Why Filipino youth join fraternities

The myth that fraternities could provide “leadership experience” abound. In reality, though, what these youth want is a taste of power because of the perks they see from their mayor or governor…. Many failed to see, or the Filipino schools and families failed to teach, that leadership is a matter of accountability and not benefits.

While the Philippines cannot get over yet the Dormitorio hazing incident, another student is hospitalized for injuries that could be due to hazing. The newest victim is  Jonathan Cabueños, an 18 year old Crimiology student from Laguna Polytechnic State University seeking to be a member of a fraternity.

But why do Filipino youth risk their lives undergoing hazing just to join fraternities?

Reporter.ph enumerates 10 reasons why and these are as follows:

  • Long-term friendship
  • Acceptance
  • Social opportunities
  • Support system
  • Personality development
  • Career quest
  • Belongingness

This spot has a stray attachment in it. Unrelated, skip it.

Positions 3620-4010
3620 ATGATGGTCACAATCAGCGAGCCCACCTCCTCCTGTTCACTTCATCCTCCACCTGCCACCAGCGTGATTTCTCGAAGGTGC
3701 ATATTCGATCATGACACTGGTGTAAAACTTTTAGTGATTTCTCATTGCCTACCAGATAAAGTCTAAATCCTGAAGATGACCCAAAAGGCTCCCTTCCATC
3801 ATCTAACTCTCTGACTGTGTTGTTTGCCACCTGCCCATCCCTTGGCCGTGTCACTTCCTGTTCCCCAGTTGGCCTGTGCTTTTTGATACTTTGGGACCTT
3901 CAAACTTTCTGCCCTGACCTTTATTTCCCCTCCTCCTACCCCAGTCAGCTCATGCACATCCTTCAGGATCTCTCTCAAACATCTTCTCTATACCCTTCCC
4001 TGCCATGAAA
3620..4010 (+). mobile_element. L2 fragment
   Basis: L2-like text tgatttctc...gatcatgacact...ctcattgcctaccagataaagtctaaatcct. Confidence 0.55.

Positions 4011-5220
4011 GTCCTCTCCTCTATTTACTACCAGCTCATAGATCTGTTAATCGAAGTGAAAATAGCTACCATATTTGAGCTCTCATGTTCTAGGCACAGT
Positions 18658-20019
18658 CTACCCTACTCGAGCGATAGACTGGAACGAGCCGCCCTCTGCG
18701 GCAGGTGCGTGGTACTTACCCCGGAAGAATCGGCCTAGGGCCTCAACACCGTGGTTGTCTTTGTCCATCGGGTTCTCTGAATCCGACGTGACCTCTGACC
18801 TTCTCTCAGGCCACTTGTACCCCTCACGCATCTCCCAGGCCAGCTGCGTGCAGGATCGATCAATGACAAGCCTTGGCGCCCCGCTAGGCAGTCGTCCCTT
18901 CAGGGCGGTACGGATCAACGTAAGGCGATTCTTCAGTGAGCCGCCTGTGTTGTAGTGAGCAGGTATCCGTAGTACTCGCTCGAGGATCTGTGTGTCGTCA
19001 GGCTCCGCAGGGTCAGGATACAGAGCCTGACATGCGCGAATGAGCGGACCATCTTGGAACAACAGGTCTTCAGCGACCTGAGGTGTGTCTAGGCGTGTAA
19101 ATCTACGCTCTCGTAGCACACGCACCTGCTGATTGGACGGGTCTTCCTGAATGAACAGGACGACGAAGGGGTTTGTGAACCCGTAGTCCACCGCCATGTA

• Don’t want to left behind
  • Leadership Experience
  • To Party

While these are true, these are but a tip of the Philippine socio-cultural iceberg.

First, the concepts of “acceptance”, “social opportunities”, “support system”, “career quest” and “belongingness” are all rooted on the idea that in this country, what matters is “whom you know” and not “what you know”. Meritocracy is nothing but secondary to the endorsement of Congressman, or the governor or high ranking officials. When I did a study of the political economy of public works and engineering districts, a Department of Public Works and Highways official spilled that the curriculum vitae of applicants for the position of District Engineers are flowering with endorsements from public officials, mainly Congressmen. Can now somebody make a correlation between the Congressional pork and the relationship of the Congressional District Representative and the District Engineer?

Second, “acceptance” and “belongingness” also point out that divisiveness is very high in the Philippine society. One can easily spot this by just looking at the DDS-Dilawan divide. This is because of the “black and white” branding leaving no room for gray. Under the present context, for instance, one is easily branded a “dilawan” just for airing a disgust on a government policy — a disgust that is not even aired against President Rodrigo Duterte. But ask what is a “dilawan”, some would say “these are the Liberal Party people” or the elites shelving up the fact that almost all of these “dilawans” are already in the President’s political party.